4 Awesome Sky Events You Can See Without A Telescope – Here’s When & Where To View Them!


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Do you enjoy watching sky events?

Outer space weather is always fun to observe and, best of all, it will never force you to open your umbrella… unless a couple falling meteorites decide to rain on your parade, that is.

While you may not always hear about sky events on the local weather forecast, there’s pretty much always something going on in the exosphere and beyond that’s worthy of your attention.

There are all types of fascinating sky events going on that you could see if you just know where and when to look. In fact, there is a special space weather alert system you can subscribe to for updates right on your phone.

#1 – Aurora Borealis

One of the most striking sky events that you could ever see is the Aurora Borealis, which is also referred to as the Northern Lights.

The fluorescent ribbon of light seen in the sky over the higher altitudes is caused by energy released by ions and atmospheric atoms caught in the interplay between solar winds and Earth’s magnetic field.

Usually, the Aurora Borealis can be seen from various locations between 10 degrees and 20 degrees latitude from the magnetic poles, but geomagnetic storms can cause the Northern Lights to be seen in many of the northern lower 48 states.

Aurora Borealis Viewing Tips:

#2 – Solar Eclipses

solar eclipse occurs when the Moon orbits directly between the Earth and the Sun, blocking part or all of the Sun’s disk.

There are 4 types of solar eclipses:

  1. Total eclipse – When the Moon completely blocks the light of the sun, revealing only the solar corona. Total eclipses are seen only along very narrow swaths of the Earth.
  2. Annular eclipse – Occurs when the Sun and Moon are completely in line, but the Moon’s disk looks smaller than the Sun’s, leaving a bright rim (annulus) of the Sun visible around the dark Moon.
  3. Hybrid eclipse – Also called an annular/total eclipse, can shift between a total and annular eclipse at various points across the Earth’s surface.
  4. Partial eclipse– Happens when the Sun and Moon aren’t exactly in line and the Moon only partially covers the disk of the Sun. Partial eclipses are usually visible for longer periods of time.

Watching a solar eclipse requires a special viewer that filters the intense light coming from the sun. (Didn’t your parents say never to stare at the sun?)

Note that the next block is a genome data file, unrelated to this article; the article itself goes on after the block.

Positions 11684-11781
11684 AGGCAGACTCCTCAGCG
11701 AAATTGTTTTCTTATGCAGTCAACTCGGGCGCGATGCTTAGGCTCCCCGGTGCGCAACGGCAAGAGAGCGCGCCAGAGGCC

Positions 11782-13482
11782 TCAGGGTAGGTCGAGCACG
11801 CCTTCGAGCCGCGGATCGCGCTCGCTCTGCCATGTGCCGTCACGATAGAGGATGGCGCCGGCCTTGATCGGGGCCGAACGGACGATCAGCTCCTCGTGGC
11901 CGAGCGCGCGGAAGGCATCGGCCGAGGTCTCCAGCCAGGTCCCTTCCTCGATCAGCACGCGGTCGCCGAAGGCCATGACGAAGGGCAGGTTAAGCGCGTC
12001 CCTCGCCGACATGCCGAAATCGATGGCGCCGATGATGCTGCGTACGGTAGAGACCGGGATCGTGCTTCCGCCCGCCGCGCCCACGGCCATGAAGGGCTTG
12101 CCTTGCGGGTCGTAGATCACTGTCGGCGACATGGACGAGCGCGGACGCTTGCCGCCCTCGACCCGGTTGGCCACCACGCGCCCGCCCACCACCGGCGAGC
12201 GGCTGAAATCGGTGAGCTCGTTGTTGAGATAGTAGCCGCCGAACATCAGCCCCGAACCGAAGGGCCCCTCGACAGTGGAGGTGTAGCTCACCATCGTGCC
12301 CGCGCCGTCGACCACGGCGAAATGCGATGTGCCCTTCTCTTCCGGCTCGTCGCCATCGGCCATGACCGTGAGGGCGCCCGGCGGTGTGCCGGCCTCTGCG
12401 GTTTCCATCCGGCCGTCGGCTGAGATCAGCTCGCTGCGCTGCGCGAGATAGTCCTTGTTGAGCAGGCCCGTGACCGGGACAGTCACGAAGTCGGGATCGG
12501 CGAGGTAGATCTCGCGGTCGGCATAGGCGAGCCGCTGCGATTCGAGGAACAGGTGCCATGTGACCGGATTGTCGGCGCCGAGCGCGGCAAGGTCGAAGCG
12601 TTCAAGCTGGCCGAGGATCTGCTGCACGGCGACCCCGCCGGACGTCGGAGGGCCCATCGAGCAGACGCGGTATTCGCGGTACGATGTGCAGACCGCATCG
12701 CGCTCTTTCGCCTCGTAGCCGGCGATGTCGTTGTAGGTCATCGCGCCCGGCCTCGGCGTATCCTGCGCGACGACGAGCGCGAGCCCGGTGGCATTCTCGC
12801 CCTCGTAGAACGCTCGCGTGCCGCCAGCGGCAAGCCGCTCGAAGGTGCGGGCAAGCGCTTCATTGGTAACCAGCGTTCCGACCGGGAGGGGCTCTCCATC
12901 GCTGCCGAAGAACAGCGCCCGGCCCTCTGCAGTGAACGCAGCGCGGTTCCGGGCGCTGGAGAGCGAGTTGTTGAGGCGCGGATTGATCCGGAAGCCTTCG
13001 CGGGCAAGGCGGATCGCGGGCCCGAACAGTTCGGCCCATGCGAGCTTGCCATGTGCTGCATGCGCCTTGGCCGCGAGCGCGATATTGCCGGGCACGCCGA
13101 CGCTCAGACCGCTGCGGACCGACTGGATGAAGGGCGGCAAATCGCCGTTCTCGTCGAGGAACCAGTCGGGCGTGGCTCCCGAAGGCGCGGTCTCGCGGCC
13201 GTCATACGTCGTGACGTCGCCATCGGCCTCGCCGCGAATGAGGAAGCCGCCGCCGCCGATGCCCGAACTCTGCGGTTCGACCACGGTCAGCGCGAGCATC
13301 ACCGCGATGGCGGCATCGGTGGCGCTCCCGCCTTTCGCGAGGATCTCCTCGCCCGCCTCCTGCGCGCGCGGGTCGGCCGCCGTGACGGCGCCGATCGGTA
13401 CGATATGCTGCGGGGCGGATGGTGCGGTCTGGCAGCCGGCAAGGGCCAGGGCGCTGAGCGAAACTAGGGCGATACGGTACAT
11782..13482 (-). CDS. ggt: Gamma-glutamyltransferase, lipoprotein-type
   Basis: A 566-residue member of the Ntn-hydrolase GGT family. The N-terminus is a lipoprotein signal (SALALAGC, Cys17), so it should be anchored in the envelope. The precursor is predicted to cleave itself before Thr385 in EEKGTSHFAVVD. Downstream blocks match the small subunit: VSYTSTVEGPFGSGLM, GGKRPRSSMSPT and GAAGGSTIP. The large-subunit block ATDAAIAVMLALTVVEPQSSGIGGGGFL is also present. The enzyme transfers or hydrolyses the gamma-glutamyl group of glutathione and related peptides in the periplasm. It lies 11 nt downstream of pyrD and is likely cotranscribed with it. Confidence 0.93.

Here’s how to make a solar eclipse viewer.

Solar Eclipse Viewing Tips:

#3 – Lunar Eclipses

Lunar eclipses happen when the Moon is passing behind Earth and into its shadow (also called the umbra). This sky event occurs when the Sun, Earth, and Moon are exactly or very closely aligned, with our planet in the middle of that arrangement.

There are general 2 types of lunar eclipses:

  1. Partial lunar eclipse – When only a part of the moon enters Earth’s umbra; the Moon will look slightly darker, but will still be clearly visible in the night sky.
  2. Total lunar eclipse – Happens when the moon completely enters the umbra and the Moon is almost completely obliterated during the peak of the eclipse. Totality can last as long as about 107 minutes, based on the relative orbital patterns of the Earth and Moon.

Lunar eclipses can be seen anywhere on the nightfall side of Earth, as compared to solar eclipses, which are seen only in relatively small geographical areas.

Also, unlike solar eclipses, lunar eclipses can last for several hours, and are completely safe to view with the naked eye.

Lunar Eclipse Viewing Tips:

#4 – Meteor Showers

This sky event, during which multiple meteor showers come from a single area in the night sky, happens when Earth travels through a trail of cosmic debris called meteoroids.

Most meteoroids are smaller than a grain of sand, but when they burn up upon entering Earth’s atmosphere, they create a streak of light.

Two of the most common, regularly occurring meteor events are:

  1. Perseids meteor shower – appears to come from the constellation Perseus
  2. Leonids meteor shower – can be seen in the sky near the constellation Leo

Meteor Shower Viewing Tips:

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